Veteran Hearts defender Aaron Hughes opens up on his trophy wait
After more than two decades as a professional footballer, Aaron Hughes is still awaiting his first major trophy.
While the 38-year-old is of no mind to get hung up about this state of affairs, he senses a chance to finally illuminate a stellar career at club and international level with some silverware.
If Hearts win at home to St Johnstone tomorrow, they will be in the quarter-finals of the Scottish Cup, potentially just three games from glory. With the on-form Tynecastle side among the favourites after eliminating Hibs in the last round, Hughes is aware of the chance that could open up for he and his team in the coming months if they can take care of Tommy Wright’s side for the second weekend in succession.
“As an older player, it would be a nice thing to have a trophy that I can look back on when I’m finished,” the 109-capped Northern Irishman told the Evening News. “For all the games and all the years and all the different things I’ve done, I’ve never been lucky enough to actually win a cup.
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“I wouldn’t say it bothers me particularly because football’s not an individual sport, so there’s a lot of factors that go into winning things. In a Cup run, you often need a bit of luck with the draw and you also need a squad of players that, at that particular time, are good enough to win it. It’s just never happened for me, as is probably the case for a lot of people, so it would be nice to put a trophy in the cabinet.”
The closest Hughes has been to winning a major trophy thus far was in 2010 when he famously helped Roy Hodgson’s Fulham team defy the odds to reach the Europa League final before they lost 2-1 to Atlético Madrid in Hamburg.
“The Europa League with Fulham was the closest I’ve been so far,” said Hughes. “I had a couple of FA Cup and UEFA Cup semi-finals with Newcastle and I was on the bench for QPR in the play-off final a few years ago so I’ve been around those big matches but I’ve just never got my hands on anything. I’d love to be part of winning a trophy. It’s important for the whole club though – not just me.”
Hughes is well aware that Hearts supporters are craving their first notable Scottish Cup run since they won the tournament in 2012. He senses a desire in the dressing room to put that right this season and ensure the fanbase are reacquainted with showpiece occasions at Hampden. With Hearts currently fifth in the Premiership, Hughes is well aware that reaching the quarter-finals of the Scottish Cup would inject their campaign with fresh excitement.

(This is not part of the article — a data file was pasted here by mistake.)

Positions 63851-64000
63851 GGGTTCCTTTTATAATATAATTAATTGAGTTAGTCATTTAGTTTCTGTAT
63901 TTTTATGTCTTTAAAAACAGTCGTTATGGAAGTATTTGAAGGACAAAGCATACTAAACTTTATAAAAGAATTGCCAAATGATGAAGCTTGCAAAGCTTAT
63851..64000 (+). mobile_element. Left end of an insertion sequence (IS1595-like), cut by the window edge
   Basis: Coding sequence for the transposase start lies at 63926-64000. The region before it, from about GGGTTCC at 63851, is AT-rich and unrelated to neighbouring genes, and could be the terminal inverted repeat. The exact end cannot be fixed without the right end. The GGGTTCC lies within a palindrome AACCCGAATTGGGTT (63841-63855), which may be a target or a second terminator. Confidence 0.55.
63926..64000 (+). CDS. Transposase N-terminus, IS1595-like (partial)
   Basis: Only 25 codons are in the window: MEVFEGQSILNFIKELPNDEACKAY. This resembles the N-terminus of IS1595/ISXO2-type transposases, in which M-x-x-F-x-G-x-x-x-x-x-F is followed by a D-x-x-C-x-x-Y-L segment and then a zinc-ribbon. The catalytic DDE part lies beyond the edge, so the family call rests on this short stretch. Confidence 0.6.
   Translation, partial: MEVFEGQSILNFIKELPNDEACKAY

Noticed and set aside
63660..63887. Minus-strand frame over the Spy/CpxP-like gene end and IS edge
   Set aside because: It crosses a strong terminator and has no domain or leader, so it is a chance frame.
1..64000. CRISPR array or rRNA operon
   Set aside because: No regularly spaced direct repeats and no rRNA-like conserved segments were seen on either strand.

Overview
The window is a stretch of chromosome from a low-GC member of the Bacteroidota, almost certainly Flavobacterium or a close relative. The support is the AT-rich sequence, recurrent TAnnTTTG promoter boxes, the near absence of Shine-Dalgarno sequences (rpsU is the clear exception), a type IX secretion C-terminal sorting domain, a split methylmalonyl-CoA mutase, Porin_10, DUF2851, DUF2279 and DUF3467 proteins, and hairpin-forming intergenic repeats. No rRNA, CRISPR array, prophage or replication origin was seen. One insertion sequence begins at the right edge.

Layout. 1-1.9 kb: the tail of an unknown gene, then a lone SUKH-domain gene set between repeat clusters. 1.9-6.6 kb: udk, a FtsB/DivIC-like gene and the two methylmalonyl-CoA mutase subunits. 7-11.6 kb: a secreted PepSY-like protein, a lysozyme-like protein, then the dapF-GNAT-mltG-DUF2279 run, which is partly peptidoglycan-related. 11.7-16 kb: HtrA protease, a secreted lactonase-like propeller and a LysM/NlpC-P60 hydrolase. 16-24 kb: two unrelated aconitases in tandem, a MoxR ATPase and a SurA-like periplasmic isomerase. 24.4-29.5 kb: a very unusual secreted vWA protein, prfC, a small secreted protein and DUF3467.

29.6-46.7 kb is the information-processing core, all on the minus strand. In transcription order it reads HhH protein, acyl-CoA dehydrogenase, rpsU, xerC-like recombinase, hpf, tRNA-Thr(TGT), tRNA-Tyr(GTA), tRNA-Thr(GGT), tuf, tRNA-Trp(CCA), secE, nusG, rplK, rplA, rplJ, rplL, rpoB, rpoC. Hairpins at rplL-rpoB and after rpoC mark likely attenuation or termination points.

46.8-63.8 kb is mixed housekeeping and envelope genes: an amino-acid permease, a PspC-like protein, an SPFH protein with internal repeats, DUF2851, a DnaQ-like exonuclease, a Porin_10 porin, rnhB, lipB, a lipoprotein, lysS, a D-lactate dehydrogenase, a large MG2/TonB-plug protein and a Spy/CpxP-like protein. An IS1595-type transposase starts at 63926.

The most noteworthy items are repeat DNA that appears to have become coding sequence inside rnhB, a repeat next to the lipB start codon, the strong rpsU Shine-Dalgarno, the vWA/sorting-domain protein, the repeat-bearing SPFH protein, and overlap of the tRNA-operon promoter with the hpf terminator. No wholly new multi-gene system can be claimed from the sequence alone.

“It would be nice for everyone – for us and the fans – to get a good Cup run,” he said. “It’s a nice distraction, if you can call it that, from the usual week-to-week stuff in the league so it would be fantastic if we can keep the run going. It’s a cup game and there’s a big prize of a trophy at the end of it if you’re lucky enough to go all the way. That’s a huge thing to have at the end of a season. There are also big occasions that come with a long cup run. It’s a bit different to week-to-week league football because you know if you lose, you’re out. For those reasons, this is a big game.”
Unlike in England, where it is widely felt that the FA Cup has been devalued by the fact so many clubs field weakened teams in order to prioritise the league, the Scottish Cup retains its sense of gravitas in the eyes of most participants and the public. Hughes played the majority of his career at the top level down south and insists any perceived apathy from the big clubs towards the old tournament never had any adverse impact on the way in which he approached knockout competitions.
“There may be the perception that teams don’t take the FA Cup seriously because of the nature of the Premier League and how much teams value staying in it, but I wouldn’t say that’s necessarily the case,” he said. “When you’ve got a big squad, as most of those teams do, it’s an opportunity to play players who haven’t been playing regularly. That’s why the bigger teams get accused of not taking it seriously. But for me, there are only a handful of teams that can realistically win the Premier League, so for everyone else it’s a chance of a trophy. In a similar way up here, with Celtic dominating the league, the Scottish Cup is a chance of a trophy for everyone else.
“Personally, I always approach a cup game the same as a league game. That’s been the same at every club I’ve played at. When you play in the Premier League, rather than looking at what competition you’re playing in, you learn to prepare properly for every game regardless of who it’s against or what competition it is.”